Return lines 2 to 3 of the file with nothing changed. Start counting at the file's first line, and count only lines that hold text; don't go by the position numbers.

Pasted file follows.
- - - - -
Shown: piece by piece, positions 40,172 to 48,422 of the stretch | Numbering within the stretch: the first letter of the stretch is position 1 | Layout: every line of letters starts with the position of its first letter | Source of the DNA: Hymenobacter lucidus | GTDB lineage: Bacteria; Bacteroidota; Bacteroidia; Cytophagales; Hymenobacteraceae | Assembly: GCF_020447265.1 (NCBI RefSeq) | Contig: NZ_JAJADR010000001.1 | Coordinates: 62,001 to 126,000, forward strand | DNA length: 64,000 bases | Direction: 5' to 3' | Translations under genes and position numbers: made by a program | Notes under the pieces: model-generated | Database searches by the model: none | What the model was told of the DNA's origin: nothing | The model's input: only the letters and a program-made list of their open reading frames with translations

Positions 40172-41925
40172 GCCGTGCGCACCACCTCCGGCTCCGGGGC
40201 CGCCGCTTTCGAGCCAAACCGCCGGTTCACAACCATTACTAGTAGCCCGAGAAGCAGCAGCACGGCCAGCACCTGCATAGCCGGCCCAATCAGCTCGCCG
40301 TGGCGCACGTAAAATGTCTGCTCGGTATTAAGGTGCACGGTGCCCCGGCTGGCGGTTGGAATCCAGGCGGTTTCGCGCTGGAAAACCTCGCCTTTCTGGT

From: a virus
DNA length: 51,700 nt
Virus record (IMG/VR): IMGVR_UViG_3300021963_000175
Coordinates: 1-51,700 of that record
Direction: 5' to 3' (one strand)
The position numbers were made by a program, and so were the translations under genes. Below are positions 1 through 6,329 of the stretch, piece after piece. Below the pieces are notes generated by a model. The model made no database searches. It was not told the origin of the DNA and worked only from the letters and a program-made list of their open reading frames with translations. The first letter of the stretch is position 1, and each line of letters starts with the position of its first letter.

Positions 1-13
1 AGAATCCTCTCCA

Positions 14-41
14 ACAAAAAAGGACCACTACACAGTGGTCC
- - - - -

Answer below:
Positions 40172-41925
40172 GCCGTGCGCACCACCTCCGGCTCCGGGGC